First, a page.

Lessors: the digital revolution
By Jen Adams
22 February, 2016

Megan Keene, Manager – Technical Operations, is based in Los Angeles and supports our FLYdocs customers in the Americas. With over 7 years Lessor experience as a Technical Support Manager, Megan gives her perspective on the move to electronic records management in this growing market.

In the Lessor side of the industry, leasing companies will market and lease their aircraft for 7 – 10+ year lease terms. This results in several operators during the life of the aircraft, and several lease return transactions that a lessor has to oversee. With almost 40% of the world’s aircraft fleet now leased, aircraft lease transactions are becoming more common than not.

Lessors:  the digital revolution FLYdocsLease return transactions can be costly for both parties when relying on paper-based documentation. The standing requirement to return an aircraft with boxes of paper records and physical paper trails to document compliance is outdated in today’s technologically advanced world.

Records management of paper records can be a slow, disorganised, and costly system in terms of both time and money. The industry lacks a global standardisation for everyone to follow, so accepting an aircraft return from operator A vs. operator B can be a different experience for the lessor. It is not uncommon for a lease return to be delayed by several weeks or months because the required documentation takes more time than anticipated to build when working with physical paper. Moving to a fully digital records management platform, where a standard set of paperless compliance documentation can be built in a standard format electronically would make a world of difference for all parties.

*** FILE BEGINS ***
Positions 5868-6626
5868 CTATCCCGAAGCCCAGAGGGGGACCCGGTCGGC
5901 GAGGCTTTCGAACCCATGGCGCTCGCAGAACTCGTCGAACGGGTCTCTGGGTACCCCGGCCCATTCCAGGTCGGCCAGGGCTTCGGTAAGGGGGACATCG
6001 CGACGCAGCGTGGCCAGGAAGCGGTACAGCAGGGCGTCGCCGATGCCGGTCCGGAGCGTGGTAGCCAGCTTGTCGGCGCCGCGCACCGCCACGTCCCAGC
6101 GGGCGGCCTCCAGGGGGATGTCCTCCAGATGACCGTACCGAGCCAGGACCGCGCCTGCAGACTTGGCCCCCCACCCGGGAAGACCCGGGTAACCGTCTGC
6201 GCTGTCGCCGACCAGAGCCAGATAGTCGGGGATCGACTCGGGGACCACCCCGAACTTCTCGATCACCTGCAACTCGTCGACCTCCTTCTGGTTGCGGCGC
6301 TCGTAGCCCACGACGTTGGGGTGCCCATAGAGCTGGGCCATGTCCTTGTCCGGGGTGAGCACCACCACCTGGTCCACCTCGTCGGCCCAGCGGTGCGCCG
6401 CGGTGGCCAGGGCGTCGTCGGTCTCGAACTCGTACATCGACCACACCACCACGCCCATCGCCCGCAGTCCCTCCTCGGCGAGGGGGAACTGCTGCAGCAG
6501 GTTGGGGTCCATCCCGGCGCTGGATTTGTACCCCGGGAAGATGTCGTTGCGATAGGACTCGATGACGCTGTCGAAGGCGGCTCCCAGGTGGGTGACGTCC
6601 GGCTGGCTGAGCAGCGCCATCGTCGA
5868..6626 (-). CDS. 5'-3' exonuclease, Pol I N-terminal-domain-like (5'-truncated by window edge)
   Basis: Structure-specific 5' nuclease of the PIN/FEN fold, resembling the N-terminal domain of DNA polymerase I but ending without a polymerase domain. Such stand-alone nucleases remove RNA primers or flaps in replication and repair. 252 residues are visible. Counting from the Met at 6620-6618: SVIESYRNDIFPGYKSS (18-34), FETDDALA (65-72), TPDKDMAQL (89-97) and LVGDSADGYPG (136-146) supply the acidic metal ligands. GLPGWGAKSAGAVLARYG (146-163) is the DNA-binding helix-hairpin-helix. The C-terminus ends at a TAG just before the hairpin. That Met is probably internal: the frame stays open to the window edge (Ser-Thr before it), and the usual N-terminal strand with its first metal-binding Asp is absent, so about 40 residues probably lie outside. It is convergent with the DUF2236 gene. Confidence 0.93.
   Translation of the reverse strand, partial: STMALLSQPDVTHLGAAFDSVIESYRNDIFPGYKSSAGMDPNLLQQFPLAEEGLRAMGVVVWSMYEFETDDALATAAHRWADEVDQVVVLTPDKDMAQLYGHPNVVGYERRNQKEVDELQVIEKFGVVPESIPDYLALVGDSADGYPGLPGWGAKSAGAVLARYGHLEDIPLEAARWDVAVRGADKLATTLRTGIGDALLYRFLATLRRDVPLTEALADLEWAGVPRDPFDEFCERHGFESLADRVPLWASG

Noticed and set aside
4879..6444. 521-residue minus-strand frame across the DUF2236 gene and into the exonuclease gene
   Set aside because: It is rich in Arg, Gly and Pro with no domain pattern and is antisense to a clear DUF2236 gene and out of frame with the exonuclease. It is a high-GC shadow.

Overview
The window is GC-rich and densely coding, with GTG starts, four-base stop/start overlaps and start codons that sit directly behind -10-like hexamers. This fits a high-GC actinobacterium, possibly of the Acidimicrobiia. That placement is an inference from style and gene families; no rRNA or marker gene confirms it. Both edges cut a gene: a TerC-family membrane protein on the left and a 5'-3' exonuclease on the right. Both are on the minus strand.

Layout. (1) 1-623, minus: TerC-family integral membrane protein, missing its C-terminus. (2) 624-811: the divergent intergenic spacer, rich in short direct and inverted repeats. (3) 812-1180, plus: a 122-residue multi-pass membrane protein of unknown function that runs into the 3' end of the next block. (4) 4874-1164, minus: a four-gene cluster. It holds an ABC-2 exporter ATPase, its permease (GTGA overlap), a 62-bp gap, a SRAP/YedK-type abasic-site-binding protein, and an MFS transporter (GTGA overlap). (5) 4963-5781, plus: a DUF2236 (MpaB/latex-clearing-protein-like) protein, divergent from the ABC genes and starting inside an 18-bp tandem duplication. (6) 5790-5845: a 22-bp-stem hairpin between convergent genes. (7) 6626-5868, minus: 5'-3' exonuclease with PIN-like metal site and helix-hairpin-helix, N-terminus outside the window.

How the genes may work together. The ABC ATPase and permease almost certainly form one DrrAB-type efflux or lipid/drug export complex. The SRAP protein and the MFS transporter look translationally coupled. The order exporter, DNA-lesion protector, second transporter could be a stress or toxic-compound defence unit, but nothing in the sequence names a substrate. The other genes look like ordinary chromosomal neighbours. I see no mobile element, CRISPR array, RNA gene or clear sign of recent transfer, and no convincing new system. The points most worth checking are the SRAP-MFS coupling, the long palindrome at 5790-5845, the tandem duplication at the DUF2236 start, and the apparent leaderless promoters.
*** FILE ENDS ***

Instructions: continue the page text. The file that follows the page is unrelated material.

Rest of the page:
With a platform like FLYdocs, lessors can perform aircraft lease transactions in a paperless way. Once all records are scanned, compliance documentation can be built, reviewed, and accepted from anywhere in the world. Not only does this reduce the costs for a lessor that no longer has to send representatives onsite at the end of a lease for several months, reviewing and scanning copies of paper records and overseeing aircraft returns, but for the operators as well when an aircraft return occurs efficiently and on time.

The airline industry has been reliantly working with paper records for a long time. For an organisation to benefit the most from a digital records system, they should look for key features including lightning speed search capability, robust administrative tools for granular control of secure access for all types of users, and the flexibility to brand and customise the system to map to the needs of the individual business.

The digitalisation of records management may not be without its challenges. Whilst flexibility in a system is a crucial component, a significant challenge for many organisations is taking this opportunity to adapt their current processes to get maximum benefit. It is important to set out the vision that will be enabled by the paperless records management system and then be guided by those end goals to redefine processes and work in a digital environment in a new way.

The market is seeing an increase in the digital records revolution. Major airlines are leading the charge of paperless records, like FLYdocs’ customers Virgin Atlantic and Cathay Pacific, who have already digitised their fleets, and others, such as Qantas, who are in the process of doing so. The aviation authorities are coming on board, and it is time for the leasing industry to bring their support as well. It will not happen all at once, but by working with a fresh approach, listening to the experts, and investing in paperless records management platforms, the lessors can bring real innovation to the aircraft industry.

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